Paul has five sons and understands the need to be congruent in his approach to helping young people to overcome challenges they may be facing.  Paul remains proud to have contributed to major changes in the way we address specific issues that challenge commun-ities, especially the issues that affect our youth.

Paul is available for a phone or radio interviews. Interviews with some of the young people who took part in the filming can also be

Websites: 

youthunity.org/

3DOM Youtube Channel

Please subscribe to https://magsfast.com/

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Bexley Council commission Youth Unity to deliver Outreach Work in the borough

Youth Unity will be working in the Bexley area over the next year giving support and reassurance to the local residents.

Our aim is to promote the positive benefits of community participation and social activism and to empower vulnerable young people with practical ways to remove violence from their lives.

Our aim of is to ensure, whether identified through formal (e.g., schools) or informal (e.g. outreach) routes, that when young people need safeguarding against serious youth violence, exploitation and other forms of vulnerability they can find support easily and to be able to trust it.

Central to building trust is ensuring a child’s need is met by the right response from parents and professionals alike so the project uses workshops to ensure they are prepared to identify and respond.

If you would like to know more please get in touch

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Met Police insists London knife crime is ‘not out of control’ despite 13 teenagers stabbed to death this year

A Metropolitan Police commander has insisted London knife crime “is not out of control”, despite 13 teenagers having lost their lives to fatal stabbings so far this year.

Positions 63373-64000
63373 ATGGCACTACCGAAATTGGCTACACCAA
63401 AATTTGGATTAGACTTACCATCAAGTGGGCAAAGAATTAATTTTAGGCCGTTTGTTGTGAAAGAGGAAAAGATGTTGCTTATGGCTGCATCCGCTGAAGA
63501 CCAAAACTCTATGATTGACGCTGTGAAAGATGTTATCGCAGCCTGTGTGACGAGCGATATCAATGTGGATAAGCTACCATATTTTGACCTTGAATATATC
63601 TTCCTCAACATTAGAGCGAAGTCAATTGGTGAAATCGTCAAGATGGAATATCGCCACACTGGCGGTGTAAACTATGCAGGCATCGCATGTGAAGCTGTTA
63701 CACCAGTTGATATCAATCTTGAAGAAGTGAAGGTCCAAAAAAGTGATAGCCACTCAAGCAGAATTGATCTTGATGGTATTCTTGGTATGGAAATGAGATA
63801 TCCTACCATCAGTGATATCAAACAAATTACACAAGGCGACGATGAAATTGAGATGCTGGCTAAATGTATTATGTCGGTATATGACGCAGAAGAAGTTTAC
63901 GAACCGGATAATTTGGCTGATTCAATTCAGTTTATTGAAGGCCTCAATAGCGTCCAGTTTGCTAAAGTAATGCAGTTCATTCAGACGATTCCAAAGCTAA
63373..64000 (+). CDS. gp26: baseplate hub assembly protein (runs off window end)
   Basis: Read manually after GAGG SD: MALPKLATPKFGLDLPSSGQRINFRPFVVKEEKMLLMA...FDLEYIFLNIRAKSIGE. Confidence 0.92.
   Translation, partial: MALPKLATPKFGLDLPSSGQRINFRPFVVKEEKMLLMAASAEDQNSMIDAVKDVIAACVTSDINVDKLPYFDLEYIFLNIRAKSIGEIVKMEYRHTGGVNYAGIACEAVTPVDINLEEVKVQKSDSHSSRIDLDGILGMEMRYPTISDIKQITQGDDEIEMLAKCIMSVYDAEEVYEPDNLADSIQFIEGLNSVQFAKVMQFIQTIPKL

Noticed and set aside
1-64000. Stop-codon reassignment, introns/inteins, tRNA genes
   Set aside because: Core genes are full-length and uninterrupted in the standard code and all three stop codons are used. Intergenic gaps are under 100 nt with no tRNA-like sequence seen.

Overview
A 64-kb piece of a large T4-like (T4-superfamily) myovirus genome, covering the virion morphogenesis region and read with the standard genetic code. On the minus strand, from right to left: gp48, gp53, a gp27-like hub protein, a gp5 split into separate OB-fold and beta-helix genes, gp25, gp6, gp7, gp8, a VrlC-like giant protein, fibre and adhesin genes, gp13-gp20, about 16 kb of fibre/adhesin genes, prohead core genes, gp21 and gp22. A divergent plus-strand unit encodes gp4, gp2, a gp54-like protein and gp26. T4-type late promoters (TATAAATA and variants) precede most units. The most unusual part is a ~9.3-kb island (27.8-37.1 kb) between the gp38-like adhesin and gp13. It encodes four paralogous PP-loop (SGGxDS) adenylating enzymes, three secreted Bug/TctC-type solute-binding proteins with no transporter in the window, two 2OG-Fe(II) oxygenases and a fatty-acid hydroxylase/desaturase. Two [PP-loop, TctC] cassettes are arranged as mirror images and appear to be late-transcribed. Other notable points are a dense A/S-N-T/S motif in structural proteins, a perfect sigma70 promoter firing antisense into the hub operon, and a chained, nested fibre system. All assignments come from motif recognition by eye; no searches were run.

Fares Maatou, just 14, is among a worrying number of young men killed on London’s streets in the last five months.

That came just three days before 18-year-old Junior Jah was blasted with a shotgun before being stabbed in the same area of East London on April 26.

However, Commander Alex Murray, the Met’s Violence Lead, believes police are not “fighting a losing battle”when it comes to knife crime and Londoners “should be reassured” with the work officers are undertaking to take knives and firearms off the streets.

Speaking to My London on Tuesday (May 11), he also said that those carrying a knife “are so much more likely to be a victim of a stabbing”.

He added: “We need to understand why people carry knives. We also have a job as police to prevent violence right now. The key role of policing is, at first, to stop the bleeding.

“While we need to understand the causes, right now we need deal with the acute issue of people, often young, carrying knives.The tragedy and irony is that it is a for a feeling of safety.

“The irony is that the data is incredibly strong that if you carry a knife, you are so much more likely to be a victim of a stabbing.

“You can just imagine, if you get into a fight and you’re not carrying a knife, it is going to end in one way, but probably not with someone being stabbed or being stabbed yourself, but if you are carrying a knife it is a totally different picture.

“The other one is the credibility and prestige, unfortunately. That is something we as society, communities and families need to consider around making it not credible to carry a knife.”

Operation Sceptre, which ran from April 26 to May 2, resulted in Met officers seizing more than 400 knives from the street, including machetes, rambo, lock and kitchen knives.

Data obtained by My London via a Freedom of Information request, though, show that there has been a 10-fold rise in the number of incidents recorded by Met Police involving the use of zombie knives.

Anti-knife campaigners have also argued that police are “fighting a losing battle” and deadly knives are simply “too readily available” for young people.